Some properties of clinically important opioids are summarized in Table 31–2.
Most opioid analgesics are well absorbed when given by subcuta-neous, intramuscular, and oral routes. However, because of the first-pass effect, the oral dose of the opioid (eg, morphine) may need to be much higher than the parenteral dose to elicit a thera-peutic effect. Considerable interpatient variability exists in first-pass opioid metabolism, making prediction of an effective oral dose difficult. Certain analgesics such as codeine and oxycodone are effective orally because they have reduced first-pass metabo-lism. Nasal insufflation of certain opioids can result in rapid therapeutic blood levels by avoiding first-pass metabolism. Other routes of opioid administration include oral mucosa via lozenges, and transdermal via transdermal patches. The latter can provide delivery of potent analgesics over days. Recently an iontophoretic transdermal system has been introduced, allowing needle-free delivery of fentanyl for patient-controlled analgesia.
The uptake of opioids by various organs and tissues is a function of both physiologic and chemical factors. Although all opioids bind to plasma proteins with varying affinity, the drugs rapidly leave the blood compartment and localize in highest concentra-tions in tissues that are highly perfused such as the brain, lungs, liver, kidneys, and spleen. Drug concentrations in skeletal muscle may be much lower, but this tissue serves as the main reservoir because of its greater bulk. Even though blood flow to fatty tissue is much lower than to the highly perfused tissues, accumulation can be very important, particularly after frequent high-dose administration or continuous infusion of highly lipophilic opioids that are slowly metabolized, eg, fentanyl.
The opioids are converted in large part to polar metabolites (mostly glucuronides), which are then readily excreted by the kidneys. For example, morphine, which contains free hydroxyl groups, is primarily conjugated to morphine-3-glucuronide (M3G), a compound with neuroexcitatory properties. The neuro-excitatory effects of M3G do not appear to be mediated by receptors but rather by the GABA/glycinergic system. In con-trast, approximately 10% of morphine is metabolized to morphine-6-glucuronide (M6G), an active metabolite with analgesic potency four to six times that of its parent compound. However, these relatively polar metabolites have limited ability to cross the blood-brain barrier and probably do not contribute significantly to the usual CNS effects of morphine given acutely. Nevertheless, accu-mulation of these metabolites may produce unexpected adverse effects in patients with renal failure or when exceptionally large doses of morphine are administered or high doses are administered over long periods. This can result in M3G-induced CNS excita-tion (seizures) or enhanced and prolonged opioid action producedby M6G. CNS uptake of M3G and, to a lesser extent, M6G can be enhanced by co-administration with probenecid or with drugs that inhibit the P-glycoprotein drug transporter. Like morphine, hydromorphone is metabolized by conjugation, yielding hydro-morphone-3-glucuronide (H3G), which has CNS excitatory properties. However, hydromorphone has not been shown to form significant amounts of a 6-glucuronide metabolite.
The effects of these active metabolites should be considered in patients with renal impairment before the administration of mor-phine or hydromorphone, especially when given at high doses.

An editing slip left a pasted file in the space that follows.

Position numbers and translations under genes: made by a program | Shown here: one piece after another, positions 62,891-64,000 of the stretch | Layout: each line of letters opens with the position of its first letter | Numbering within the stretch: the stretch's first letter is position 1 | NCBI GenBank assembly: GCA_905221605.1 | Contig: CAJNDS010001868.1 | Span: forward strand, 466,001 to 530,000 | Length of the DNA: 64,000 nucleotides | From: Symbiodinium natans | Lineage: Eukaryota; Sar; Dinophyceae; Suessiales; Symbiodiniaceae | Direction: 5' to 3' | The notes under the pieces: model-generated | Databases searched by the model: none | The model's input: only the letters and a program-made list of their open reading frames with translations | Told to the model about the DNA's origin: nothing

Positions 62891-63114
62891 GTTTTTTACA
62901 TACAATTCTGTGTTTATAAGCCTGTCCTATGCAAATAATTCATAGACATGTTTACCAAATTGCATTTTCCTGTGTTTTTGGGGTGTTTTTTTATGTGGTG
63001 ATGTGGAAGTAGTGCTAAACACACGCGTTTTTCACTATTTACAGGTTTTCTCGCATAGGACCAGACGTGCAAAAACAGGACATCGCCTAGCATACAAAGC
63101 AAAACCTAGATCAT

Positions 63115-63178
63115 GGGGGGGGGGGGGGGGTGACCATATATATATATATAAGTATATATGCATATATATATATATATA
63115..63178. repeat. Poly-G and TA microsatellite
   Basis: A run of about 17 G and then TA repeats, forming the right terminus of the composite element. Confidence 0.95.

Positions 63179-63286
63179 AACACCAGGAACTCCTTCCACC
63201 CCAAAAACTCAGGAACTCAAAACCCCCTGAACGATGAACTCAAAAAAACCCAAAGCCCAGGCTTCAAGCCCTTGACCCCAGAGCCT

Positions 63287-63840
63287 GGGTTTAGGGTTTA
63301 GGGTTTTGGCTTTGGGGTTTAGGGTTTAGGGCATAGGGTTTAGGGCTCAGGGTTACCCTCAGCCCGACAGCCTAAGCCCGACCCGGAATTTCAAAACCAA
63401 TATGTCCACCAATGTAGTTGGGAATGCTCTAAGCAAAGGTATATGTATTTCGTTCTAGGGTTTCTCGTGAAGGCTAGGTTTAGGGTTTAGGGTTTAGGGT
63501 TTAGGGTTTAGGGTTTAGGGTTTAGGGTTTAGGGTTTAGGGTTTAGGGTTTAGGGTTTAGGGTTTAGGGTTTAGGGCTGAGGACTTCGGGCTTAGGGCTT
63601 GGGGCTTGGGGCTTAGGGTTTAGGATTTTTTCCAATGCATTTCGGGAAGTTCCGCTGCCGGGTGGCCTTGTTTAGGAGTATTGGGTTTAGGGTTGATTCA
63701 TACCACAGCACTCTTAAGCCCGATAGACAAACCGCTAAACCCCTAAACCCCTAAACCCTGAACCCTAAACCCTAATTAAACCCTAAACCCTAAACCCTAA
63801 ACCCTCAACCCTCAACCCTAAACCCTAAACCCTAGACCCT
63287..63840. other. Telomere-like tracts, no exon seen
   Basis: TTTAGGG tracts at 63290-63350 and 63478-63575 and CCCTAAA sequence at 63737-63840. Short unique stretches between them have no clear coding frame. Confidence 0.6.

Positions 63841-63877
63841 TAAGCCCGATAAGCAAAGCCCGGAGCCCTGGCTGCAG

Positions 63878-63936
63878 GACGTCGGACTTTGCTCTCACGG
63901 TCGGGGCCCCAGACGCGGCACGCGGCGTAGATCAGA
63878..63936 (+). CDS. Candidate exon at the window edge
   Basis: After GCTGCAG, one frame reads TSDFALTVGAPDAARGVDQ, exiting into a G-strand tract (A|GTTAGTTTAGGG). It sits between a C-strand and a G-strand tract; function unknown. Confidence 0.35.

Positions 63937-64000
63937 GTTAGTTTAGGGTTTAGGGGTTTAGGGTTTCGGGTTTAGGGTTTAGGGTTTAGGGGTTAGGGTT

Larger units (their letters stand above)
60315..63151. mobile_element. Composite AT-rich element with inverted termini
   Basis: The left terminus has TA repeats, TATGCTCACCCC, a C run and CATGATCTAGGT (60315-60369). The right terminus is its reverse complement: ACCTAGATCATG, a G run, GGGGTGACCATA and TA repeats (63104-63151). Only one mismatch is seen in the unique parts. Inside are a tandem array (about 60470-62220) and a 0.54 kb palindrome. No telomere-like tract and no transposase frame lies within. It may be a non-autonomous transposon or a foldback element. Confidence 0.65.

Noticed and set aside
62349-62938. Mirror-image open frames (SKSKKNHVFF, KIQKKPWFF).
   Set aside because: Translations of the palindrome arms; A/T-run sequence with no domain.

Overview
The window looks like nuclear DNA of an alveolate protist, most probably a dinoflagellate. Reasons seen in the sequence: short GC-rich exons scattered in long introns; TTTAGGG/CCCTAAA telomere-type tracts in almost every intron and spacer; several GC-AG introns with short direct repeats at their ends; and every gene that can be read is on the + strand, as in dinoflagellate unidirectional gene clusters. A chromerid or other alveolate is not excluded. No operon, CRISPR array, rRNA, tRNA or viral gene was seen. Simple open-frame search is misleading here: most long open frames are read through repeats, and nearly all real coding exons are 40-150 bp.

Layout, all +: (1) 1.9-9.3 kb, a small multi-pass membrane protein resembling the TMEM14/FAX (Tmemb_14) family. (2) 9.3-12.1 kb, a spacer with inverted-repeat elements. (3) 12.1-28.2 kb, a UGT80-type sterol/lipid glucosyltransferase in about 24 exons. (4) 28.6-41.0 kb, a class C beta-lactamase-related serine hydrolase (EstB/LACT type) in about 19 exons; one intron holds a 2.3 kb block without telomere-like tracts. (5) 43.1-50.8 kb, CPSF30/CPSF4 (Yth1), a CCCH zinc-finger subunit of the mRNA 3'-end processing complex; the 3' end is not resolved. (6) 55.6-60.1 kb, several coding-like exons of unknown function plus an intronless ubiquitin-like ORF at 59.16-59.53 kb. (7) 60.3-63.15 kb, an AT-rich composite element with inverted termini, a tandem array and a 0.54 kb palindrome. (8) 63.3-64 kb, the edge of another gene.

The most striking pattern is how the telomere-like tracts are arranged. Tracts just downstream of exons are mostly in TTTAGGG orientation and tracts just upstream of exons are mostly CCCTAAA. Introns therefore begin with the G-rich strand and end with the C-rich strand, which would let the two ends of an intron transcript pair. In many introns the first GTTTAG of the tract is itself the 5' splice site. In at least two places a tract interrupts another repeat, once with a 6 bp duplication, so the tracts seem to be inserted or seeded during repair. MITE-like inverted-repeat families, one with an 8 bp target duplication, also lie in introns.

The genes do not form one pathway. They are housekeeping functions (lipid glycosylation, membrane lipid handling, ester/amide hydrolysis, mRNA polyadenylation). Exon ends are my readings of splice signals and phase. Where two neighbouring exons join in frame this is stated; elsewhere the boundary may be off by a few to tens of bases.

Esters (eg, heroin, remifentanil) are rapidly hydrolyzed by common tissue esterases. Heroin (diacetylmorphine) is hydrolyzed to monoacetylmorphine and finally to morphine, which is then conjugated with glucuronic acid.
Hepatic oxidative metabolism is the primary route of degrada-tion of the phenylpiperidine opioids (meperidine, fentanyl, alfen-tanil, sufentanil) and eventually leaves only small quantities of the parent compound unchanged for excretion. However, accumula-tion of a demethylated metabolite of meperidine, normeperidine, may occur in patients with decreased renal function and in those receiving multiple high doses of the drug. In high concentrations, normeperidine may cause seizures. In contrast, no active metabo-lites of fentanyl have been reported. The P450 isozyme CYP3A4 metabolizes fentanyl by N-dealkylation in the liver. CYP3A4 is also present in the mucosa of the small intestine and contributes to the first-pass metabolism of fentanyl when it is taken orally. Codeine, oxycodone, and hydrocodone undergo metabolism in the liver by P450 isozyme CYP2D6, resulting in the production of metabolites of greater potency. For example, codeine is de-methylated to morphine. Genetic polymorphism of CYP2D6 has been documented and linked to the variation in analgesic response seen among patients. Nevertheless, the metabolites of oxycodone and hydrocodone may be of minor consequence; the parent com-pounds are currently believed to be directly responsible for the majority of their analgesic actions. However, oxycodone and its metabolites can accumulate under conditions of renal failure and have been associated with prolonged action and sedation. In the case of codeine, conversion to morphine may be of greater impor-tance because codeine itself has relatively low affinity for opioid receptors. As a result, patients may experience either no significant analgesic effect or an exaggerated response based on differences in metabolic conversion. For this reason, routine use of codeine, especially in pediatric age groups, is being reconsidered.
Polar metabolites, including glucuronide conjugates of opioid anal-gesics, are excreted mainly in the urine. Small amounts of unchanged drug may also be found in the urine. In addition, glucuronide con-jugates are found in the bile, but enterohepatic circulation repre-sents only a small portion of the excretory process.